It's pretty much a done deal that in the future we'll all be driving electric vehicles. Which means, no more going to petrol stations to fill up because we will hopefully be able to plug into the national grid pretty much anywhere. And that's creating new opportunities for car makers.
Speaking yesterday, Volkswagen's chief strategist, Michael Jost, said that electric car batteries could be used to provide stability and security to energy grids, Reuters reports.[Read: Washington state finally lifting ban on zero-emission vehicle mandates]
To do this, Jost says VW cars could charge when there is surplus energy created by the grid and then sell that electricity back in times of increased demand. In countries where renewable energy is a main power source, this concept could be quite useful. It means all that excess electricity produced by wind farms on very windy days won't go to waste.
Within the next five years VW expects to have some 350 gigawatt hours worth of energy storage potential in its electric car fleet. The German automaker expects this to grow to over 1 terawatt hours by 2030.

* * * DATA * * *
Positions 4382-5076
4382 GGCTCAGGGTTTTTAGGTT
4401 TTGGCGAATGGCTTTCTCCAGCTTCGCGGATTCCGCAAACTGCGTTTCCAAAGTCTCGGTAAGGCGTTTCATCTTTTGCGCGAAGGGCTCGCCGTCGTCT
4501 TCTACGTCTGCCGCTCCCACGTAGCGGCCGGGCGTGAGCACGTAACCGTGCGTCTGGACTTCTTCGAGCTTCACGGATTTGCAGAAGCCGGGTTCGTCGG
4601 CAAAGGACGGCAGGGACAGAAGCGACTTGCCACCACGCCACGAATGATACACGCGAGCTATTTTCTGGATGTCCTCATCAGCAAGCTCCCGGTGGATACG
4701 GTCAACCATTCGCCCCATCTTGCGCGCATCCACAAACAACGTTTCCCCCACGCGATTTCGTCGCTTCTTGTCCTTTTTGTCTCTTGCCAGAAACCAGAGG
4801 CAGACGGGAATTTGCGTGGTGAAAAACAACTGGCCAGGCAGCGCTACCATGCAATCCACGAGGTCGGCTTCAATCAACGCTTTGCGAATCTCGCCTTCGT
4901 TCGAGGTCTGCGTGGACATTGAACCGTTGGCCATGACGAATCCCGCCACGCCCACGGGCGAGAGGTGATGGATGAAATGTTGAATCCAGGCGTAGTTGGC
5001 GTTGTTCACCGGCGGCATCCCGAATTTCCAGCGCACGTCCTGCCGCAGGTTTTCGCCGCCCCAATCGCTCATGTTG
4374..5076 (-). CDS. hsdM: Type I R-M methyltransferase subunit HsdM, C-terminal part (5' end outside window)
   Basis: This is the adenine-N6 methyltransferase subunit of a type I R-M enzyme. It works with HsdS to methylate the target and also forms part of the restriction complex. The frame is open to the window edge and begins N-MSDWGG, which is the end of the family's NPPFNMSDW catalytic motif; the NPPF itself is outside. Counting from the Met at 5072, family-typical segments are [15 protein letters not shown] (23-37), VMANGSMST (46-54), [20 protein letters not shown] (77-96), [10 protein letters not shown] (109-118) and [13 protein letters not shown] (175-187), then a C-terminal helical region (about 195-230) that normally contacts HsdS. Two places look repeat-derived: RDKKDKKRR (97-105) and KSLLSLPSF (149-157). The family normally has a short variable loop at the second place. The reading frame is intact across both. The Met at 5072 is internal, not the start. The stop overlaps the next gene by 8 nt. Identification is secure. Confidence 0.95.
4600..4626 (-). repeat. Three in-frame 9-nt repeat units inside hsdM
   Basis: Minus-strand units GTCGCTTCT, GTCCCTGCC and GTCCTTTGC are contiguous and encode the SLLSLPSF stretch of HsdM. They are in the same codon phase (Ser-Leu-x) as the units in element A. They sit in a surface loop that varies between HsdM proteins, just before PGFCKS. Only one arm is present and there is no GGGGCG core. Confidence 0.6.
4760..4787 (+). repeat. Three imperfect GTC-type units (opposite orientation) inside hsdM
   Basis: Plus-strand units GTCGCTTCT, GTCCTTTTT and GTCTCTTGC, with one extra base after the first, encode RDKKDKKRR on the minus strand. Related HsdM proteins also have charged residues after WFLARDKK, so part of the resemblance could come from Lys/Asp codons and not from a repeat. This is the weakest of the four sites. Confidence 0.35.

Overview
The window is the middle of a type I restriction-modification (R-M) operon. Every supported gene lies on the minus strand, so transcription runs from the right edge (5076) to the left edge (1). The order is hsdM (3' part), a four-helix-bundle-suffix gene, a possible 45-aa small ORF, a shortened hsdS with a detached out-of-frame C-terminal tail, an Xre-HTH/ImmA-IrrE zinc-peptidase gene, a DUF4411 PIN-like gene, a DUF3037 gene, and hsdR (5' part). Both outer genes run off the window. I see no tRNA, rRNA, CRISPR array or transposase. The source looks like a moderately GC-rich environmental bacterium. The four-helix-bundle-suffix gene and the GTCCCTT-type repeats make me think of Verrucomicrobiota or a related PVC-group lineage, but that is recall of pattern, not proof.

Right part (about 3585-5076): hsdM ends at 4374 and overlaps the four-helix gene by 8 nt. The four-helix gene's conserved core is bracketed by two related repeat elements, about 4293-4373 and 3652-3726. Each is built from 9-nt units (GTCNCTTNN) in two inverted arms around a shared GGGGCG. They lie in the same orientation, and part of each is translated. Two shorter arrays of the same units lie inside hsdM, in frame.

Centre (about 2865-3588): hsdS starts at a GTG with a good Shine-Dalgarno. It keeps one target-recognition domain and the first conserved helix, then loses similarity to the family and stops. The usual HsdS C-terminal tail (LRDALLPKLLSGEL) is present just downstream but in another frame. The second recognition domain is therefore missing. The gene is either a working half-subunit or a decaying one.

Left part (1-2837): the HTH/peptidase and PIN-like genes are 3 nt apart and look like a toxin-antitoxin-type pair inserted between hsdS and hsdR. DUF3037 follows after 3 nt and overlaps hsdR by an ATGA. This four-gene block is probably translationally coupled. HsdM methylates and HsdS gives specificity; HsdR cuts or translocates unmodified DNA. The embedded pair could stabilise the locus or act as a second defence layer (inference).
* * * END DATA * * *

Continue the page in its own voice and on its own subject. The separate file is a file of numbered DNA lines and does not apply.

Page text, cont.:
According to the US Energy Information Administration, the average US home uses about 11,000 kilowatt hours (0.011 gigawatt hours) of electricity per year. 1 terawatt hour would be enough to power entire towns and cities for weeks at a time. And that's based on the expectations of just one manufacturer! Imagine the capacity if every EV brand supported this idea.
Where cars become batteries permanently attached to the grid is an ideal scenario, but it's unlikely to be the case.
Indeed, one of the biggest challenge with this kind of idea is managing the flows of energy.
Let's assume you drive an EV and put it on to charge when you get home from work. When you unplug it in the morning, you certainly want enough charge in it to go about your day. You won't want to sell all of your car's energy, so driver's need to be able to place restrictions on how much power is traded back and forth.
This could all be managed by charging points. When you plug in you set how much power you want the car to have in the morning, and any excess can be traded back and forth.
VW isn't the first car company to explore the possibility of "vehicle to grid" (V2G) systems.
Nissan has already brought V2G features to its electric vehicles. The only catch is that specialist charging locations or hardware must be used so that energy can be sold back to the grid.
UK energy supplier OVO, and car Nissan are currently trialing a system that lets Leaf drivers sell energy back into the grid. So these types of systems might be a reality sooner than we think.
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